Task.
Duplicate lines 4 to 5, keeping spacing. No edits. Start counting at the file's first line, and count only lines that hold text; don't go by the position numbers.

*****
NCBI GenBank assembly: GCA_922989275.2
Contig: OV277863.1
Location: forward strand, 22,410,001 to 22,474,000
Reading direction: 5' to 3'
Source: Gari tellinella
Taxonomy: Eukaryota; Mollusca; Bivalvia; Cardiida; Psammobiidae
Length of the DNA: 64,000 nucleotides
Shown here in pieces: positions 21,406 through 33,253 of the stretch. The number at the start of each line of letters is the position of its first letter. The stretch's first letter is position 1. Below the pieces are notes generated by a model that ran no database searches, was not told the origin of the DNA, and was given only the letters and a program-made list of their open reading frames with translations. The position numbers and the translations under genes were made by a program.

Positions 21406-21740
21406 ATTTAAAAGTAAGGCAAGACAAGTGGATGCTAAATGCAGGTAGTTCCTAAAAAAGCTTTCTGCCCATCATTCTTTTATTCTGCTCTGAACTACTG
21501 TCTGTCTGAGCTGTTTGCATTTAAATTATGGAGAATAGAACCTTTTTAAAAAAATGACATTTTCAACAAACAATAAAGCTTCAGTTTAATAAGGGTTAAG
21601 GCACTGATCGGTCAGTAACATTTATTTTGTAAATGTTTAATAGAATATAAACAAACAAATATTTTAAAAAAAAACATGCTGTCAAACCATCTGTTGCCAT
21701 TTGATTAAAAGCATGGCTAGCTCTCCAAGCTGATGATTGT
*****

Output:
Reading direction: 5' to 3'
Source: Gari tellinella